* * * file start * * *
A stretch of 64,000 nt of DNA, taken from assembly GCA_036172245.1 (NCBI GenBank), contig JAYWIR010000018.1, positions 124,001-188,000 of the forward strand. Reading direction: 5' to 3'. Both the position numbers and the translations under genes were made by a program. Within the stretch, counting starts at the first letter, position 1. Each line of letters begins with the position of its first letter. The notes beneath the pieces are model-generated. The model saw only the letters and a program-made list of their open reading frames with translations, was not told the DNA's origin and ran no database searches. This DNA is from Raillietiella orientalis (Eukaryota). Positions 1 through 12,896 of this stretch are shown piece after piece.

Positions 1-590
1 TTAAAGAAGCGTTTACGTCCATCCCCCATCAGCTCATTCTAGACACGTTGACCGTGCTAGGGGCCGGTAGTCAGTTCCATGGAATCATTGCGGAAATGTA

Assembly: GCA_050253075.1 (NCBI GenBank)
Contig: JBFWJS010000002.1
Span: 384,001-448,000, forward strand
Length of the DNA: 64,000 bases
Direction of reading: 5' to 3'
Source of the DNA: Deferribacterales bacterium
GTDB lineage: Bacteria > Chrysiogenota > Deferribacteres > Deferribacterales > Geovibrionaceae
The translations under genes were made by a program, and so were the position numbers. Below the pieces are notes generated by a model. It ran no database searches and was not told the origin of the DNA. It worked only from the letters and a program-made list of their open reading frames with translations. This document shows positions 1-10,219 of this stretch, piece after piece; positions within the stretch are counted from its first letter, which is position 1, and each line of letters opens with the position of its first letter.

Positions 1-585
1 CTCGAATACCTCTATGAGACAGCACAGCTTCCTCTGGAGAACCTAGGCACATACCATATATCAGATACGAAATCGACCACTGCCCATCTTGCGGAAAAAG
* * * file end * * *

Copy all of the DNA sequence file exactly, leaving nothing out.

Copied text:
A stretch of 64,000 nt of DNA, taken from assembly GCA_036172245.1 (NCBI GenBank), contig JAYWIR010000018.1, positions 124,001-188,000 of the forward strand. Reading direction: 5' to 3'. Both the position numbers and the translations under genes were made by a program. Within the stretch, counting starts at the first letter, position 1. Each line of letters begins with the position of its first letter. The notes beneath the pieces are model-generated. The model saw only the letters and a program-made list of their open reading frames with translations, was not told the DNA's origin and ran no database searches. This DNA is from Raillietiella orientalis (Eukaryota). Positions 1 through 12,896 of this stretch are shown piece after piece.

Positions 1-590
1 TTAAAGAAGCGTTTACGTCCATCCCCCATCAGCTCATTCTAGACACGTTGACCGTGCTAGGGGCCGGTAGTCAGTTCCATGGAATCATTGCGGAAATGTA

Assembly: GCA_050253075.1 (NCBI GenBank)
Contig: JBFWJS010000002.1
Span: 384,001-448,000, forward strand
Length of the DNA: 64,000 bases
Direction of reading: 5' to 3'
Source of the DNA: Deferribacterales bacterium
GTDB lineage: Bacteria > Chrysiogenota > Deferribacteres > Deferribacterales > Geovibrionaceae
The translations under genes were made by a program, and so were the position numbers. Below the pieces are notes generated by a model. It ran no database searches and was not told the origin of the DNA. It worked only from the letters and a program-made list of their open reading frames with translations. This document shows positions 1-10,219 of this stretch, piece after piece; positions within the stretch are counted from its first letter, which is position 1, and each line of letters opens with the position of its first letter.

Positions 1-585
1 CTCGAATACCTCTATGAGACAGCACAGCTTCCTCTGGAGAACCTAGGCACATACCATATATCAGATACGAAATCGACCACTGCCCATCTTGCGGAAAAAG